The concept of bamboo bicycles has been around for over a century, though it was never widely adopted. This old technique of making bicycles is now enjoying a measure of popularity in Africa due to the effort of the young Ghanaian entrepreneur, Winifred Selby, founder of Afrocentric Bamboo, a company that manufactures bicycles with frames made of bamboo stalk.
Like many young African social entrepreneurs, Selby started the company in order to create solutions to problems in her community. She was especially bothered by the lack of creative enterprise in Ghana, poor transport infrastructure for students and farmers, and youth unemployment.
“But I was 15, a student, and didn’t have any money. I can’t make cars – they are too expensive,” she said. “But I kept thinking, what can I do to add value to bring a change in Africa? And then I realised what to do because I [remembered] my country is blessed with many things.”
So she decided to create bicycles with bamboo, which is abundant in Ghana. In high school, Selby had taken a course, ‘Basic Design in Technology’, which required students proffering innovative solutions to problems. She worked with two older students, Bernice Dapaah and Kwame Kyei, to explore the possibility of using bamboo to build bicycles. In 2010, the collaboration resulted in the founding of the social enterprise, Ghana Bamboo Bikes Initiative, in Kumasi, Ghana. A few years later Selby founded Afrocentric Bamboo as the profit arm of initiative.
Afrocentric Bamboo designs, manufactures, and markets the bikes that have big carriers to allow farmers to carry their produce. It takes about two days to make one bicycle, which is sold in Ghana and as far as the United States and the United Kingdom.
“Most of the orders we are receiving are from the United Kingdom, where people use the bikes as a means of transport to tour Holland, where even politicians ride them to work, and the US where they’re popular in shops and exhibition stands because people love to look at them,” Konnect Africa quoted Selby.
Afrocentric Bamboo has trained about 50 people to manufacture the bikes, many of them women with little or no education. The company has hit an annual turnover of about US$320,000 and one of its main challenges is keeping up with demand. At a time, it had a waiting list of 4,000 bikes to supply.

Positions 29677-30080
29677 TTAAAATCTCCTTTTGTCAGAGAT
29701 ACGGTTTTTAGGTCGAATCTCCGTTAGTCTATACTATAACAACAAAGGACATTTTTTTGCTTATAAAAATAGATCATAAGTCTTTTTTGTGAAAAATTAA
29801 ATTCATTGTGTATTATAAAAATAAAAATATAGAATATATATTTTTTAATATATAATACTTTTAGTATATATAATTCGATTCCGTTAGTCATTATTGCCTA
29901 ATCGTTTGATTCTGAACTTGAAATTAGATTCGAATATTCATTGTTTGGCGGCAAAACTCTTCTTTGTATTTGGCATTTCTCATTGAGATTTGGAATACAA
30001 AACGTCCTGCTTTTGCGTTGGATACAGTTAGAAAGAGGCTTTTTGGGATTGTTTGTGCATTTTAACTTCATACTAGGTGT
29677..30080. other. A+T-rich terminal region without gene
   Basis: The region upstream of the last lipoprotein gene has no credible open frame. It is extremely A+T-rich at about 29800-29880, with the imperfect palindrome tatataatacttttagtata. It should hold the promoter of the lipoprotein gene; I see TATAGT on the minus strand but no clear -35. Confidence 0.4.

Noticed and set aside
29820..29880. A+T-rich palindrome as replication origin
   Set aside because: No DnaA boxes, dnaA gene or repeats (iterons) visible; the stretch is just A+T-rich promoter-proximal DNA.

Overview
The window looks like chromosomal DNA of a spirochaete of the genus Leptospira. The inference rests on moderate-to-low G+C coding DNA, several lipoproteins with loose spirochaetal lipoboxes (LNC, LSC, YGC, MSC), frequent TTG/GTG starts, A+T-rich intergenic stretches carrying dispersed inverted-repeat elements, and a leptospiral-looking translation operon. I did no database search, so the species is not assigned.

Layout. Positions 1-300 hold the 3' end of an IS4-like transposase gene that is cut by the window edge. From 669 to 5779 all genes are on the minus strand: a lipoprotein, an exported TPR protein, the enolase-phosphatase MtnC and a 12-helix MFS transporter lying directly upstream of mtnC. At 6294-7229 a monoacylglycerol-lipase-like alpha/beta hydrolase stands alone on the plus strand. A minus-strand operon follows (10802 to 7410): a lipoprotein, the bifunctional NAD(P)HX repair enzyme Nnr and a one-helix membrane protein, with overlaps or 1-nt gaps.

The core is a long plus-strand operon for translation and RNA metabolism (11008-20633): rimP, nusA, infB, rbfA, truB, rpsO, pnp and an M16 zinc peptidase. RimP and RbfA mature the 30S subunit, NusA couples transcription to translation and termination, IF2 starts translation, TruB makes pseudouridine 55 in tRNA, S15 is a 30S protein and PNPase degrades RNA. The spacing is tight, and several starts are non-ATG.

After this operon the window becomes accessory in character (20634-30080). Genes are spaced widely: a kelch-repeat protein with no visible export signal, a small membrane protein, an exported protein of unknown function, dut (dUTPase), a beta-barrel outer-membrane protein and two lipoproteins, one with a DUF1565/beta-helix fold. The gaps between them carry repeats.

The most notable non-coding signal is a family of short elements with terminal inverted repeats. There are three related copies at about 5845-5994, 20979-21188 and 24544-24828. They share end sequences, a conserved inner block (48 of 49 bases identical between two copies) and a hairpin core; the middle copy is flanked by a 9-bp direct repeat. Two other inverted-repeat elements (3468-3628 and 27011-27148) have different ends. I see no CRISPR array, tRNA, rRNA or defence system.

Selby chose bamboo as her raw material, first because it was widely available in Ghana and then for its suitability to bicycle making.
“We conducted research and found out that bamboo is 5 times stronger than steel and could be used in manufacturing bicycles,” she said in an interview with Elle South Africa. “Bamboo has ideal properties that make it perfectly suited to bicycle construction. As a material, it has excellent vibration-dampening effects and all the bumps in the roads seem to be effortlessly absorbed by this material.”
In order to position her company as a leading bamboo bike manufacturer in Africa, Selby has started her own bamboo plantation at Seidi, in the Ashanti region of Ghana. While providing her company with raw material, she also earns extra revenue selling bamboo from her plantation.
She has started exploring the use of bamboo waste from her company to make charcoal briquettes as an alternative to using wood as cooking energy, thereby reducing deforestation.
Selby, a graduate of the Joy Standard College, has said that she draws a lot of inspiration from local female traders in her country; women who are illiterate but have created thriving businesses. Meanwhile, she considers Kenyan social entrepreneur, Marie O’Mara, as her role model.
“She has a heartbeat for Africa. She is ever willing to make an impact in the lives of women in Africa,” she noted.
In 2014, Selby was a finalist for the Anzisha Prize for young African entrepreneurs and the Cartier Women’s Initiative Awards, an international business plan competition.